By Amanda S. Trigg.
Unlike other states, the New Jersey Courts remain open for business, including new divorce and other family law actions. As the COVID-19 pandemic swept into New Jersey, although our courthouses closed to the public for everyone’s safety, the Judges and staff never stopped working. Initially, for divorce, custody, alimony, child support, and other family law cases, we did not have the option of submitting anything electronically, unless a specific judge permitted us to send emails. Instead, the family law team at Cohn Lifland continued sending our clients’ court documents using the usual methods of mail, FedEx, UPS, and hand deliveries to the special delivery boxes that some courthouse placed outside for easy access.
Then, to meet residents’ needs for continuous access to legal protection, the Judiciary quickly established its new Judicial Electronic Document Submission system, called “JEDS” for short. This website facilitates the electronic submission of divorce actions, Motions, emergency applications, and other family law documents to the New Jersey Courts. This is not electronic filing, but just an efficient and safe delivery method to avoid having to send paperwork. To protect families’ confidential information, JEDS remains separate from the Court’s electronic filing system, known as eCourts. The court staff receives and processes all documents that are submitted in JEDS in the same way that they previously processed paper submissions. New cases receive a file number (known as a “docket number”) and are assigned to a Family Part Judge. Motions or other submissions on existing cases are filed and scheduled for telephonic or videoconferences with the assigned Judge.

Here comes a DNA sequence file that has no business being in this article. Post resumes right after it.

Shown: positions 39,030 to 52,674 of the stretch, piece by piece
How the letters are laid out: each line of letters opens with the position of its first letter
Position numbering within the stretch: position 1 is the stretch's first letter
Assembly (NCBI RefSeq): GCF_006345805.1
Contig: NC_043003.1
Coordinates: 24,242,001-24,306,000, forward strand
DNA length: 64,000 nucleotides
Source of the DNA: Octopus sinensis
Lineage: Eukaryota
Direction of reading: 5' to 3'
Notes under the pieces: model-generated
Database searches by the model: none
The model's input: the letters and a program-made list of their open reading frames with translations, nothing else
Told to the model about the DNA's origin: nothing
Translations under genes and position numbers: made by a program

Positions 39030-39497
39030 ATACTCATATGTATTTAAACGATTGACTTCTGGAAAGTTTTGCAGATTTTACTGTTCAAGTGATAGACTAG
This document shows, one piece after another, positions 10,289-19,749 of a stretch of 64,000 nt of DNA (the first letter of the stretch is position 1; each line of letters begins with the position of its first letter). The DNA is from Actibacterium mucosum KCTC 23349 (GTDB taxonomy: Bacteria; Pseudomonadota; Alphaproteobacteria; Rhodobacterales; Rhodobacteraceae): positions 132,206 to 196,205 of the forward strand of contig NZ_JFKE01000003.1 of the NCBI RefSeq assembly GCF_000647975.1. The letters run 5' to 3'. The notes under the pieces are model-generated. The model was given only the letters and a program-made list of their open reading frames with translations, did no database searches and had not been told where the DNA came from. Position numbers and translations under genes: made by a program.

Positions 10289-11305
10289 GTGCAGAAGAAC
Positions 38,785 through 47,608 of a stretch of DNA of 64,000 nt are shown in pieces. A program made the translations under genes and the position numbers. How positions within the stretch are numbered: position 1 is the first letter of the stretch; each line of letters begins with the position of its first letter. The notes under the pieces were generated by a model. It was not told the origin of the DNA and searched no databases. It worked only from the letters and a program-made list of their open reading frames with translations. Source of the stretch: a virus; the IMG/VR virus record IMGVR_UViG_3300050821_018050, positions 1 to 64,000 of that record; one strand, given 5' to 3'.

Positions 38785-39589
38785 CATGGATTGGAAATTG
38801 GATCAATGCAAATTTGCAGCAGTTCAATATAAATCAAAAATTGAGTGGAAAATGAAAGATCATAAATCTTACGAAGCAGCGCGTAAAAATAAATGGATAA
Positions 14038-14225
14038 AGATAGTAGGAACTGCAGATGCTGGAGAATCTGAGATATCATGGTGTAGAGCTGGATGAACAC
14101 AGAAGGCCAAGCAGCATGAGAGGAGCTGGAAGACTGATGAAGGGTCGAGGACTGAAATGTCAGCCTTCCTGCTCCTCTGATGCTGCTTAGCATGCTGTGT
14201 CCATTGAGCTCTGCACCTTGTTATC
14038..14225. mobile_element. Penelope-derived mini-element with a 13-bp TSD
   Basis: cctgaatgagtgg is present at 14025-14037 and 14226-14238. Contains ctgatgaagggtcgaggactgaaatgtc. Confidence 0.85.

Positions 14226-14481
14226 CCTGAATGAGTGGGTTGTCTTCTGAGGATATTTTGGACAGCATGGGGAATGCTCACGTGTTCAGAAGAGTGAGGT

When we submit your papers to the Court through JEDS, the Court staff accepts them as filed on the same day. Regular filing fees still apply. However, there will be a delay between the time we submit the paperwork, and when we receive copies marked as “filed.” As with paper submissions, specific court rules apply to format and page limits. JEDS additionally requires specific digital formatting and imposes limits on the size of digital files that may be submitted. JEDS cannot be searched by and the public cannot access your family’s court records except as permitted under New Jersey law.
Don’t be misled by the headlines about divorcing in other states. In New Jersey, the Family Part of the Superior Court remains open. While we work remotely, the Family Law team at Cohn Lifland has filed new divorce cases, motions and cross-motions, emergency custody applications, and appeals. If you have questions about the court process in New Jersey, contact any of us at https://www.njlawfirm.com/family-law/.